Yes, ThinkDiesel, this is a very good question, one that I had already asked VWAG. They referred my question to VWoA. VWoA told me to go ask my dealer's service department! I'm sure someone, somewhere within the VW organizations knows what kind of fuel lines we have in North American TDIs, but that person is not accessible to us questioners.
In any case, I have read that if we keep biodiesel concentration to under 10% of total fuel volume, cheap rubber hoses should still survive OK. The reason biodiesel is so hard on rubber is that there can be trace quantities of alcohol left in the final product.
It occurs to me: If someone in Europe can look up VWAG part numbers for TDI fuel lines, we could perhaps see if those part numbers correspond with VWoA TDI fuel line part numbers on North American TDIs.
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Old December 31st, 1999, 03:54   #7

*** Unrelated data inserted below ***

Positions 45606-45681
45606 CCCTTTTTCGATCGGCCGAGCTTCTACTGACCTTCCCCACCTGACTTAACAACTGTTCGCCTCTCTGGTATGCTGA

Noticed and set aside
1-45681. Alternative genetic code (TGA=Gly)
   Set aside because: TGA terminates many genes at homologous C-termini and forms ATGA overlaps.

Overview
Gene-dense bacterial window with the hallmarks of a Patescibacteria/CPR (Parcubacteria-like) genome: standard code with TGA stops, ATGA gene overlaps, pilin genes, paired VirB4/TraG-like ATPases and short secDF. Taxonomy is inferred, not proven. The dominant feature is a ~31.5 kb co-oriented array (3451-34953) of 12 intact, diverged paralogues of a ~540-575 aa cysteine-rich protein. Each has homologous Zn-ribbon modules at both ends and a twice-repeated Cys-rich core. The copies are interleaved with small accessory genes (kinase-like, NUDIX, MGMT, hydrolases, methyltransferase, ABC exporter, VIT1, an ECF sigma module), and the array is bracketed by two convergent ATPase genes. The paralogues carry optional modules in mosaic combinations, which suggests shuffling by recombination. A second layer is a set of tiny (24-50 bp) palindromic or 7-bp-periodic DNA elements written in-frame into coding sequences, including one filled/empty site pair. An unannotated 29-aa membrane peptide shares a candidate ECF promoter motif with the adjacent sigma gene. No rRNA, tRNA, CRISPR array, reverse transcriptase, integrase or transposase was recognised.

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Default Re: Biodiesel/Sulfur Content - article

I can't imagine that all the rubber parts in the TDI fuel system aren't some type of elastomer (synthetic rubber) that would be compatible with bio-diesel, unless it has a different effect with regards to seal swelling??? Perhaps BKMetz knows the answer to this one? ...my background on fuels (outside of solid rocket motor propellants and Monomethyl hydrazine & Hydrogen) is very limited ....
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Old December 31st, 1999, 04:31   #8
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Default Re: Biodiesel/Sulfur Content - article

What would it take to just replace the dam things? This is not a high pressure system from the fuel tank to the injector pump. How hard could it be? Acquire some high quality lines (somebody has got to have these somewhere) and go crazy. I personally have not seen biodiesel in my travels, but, I would be interested in trying it if I ever found some.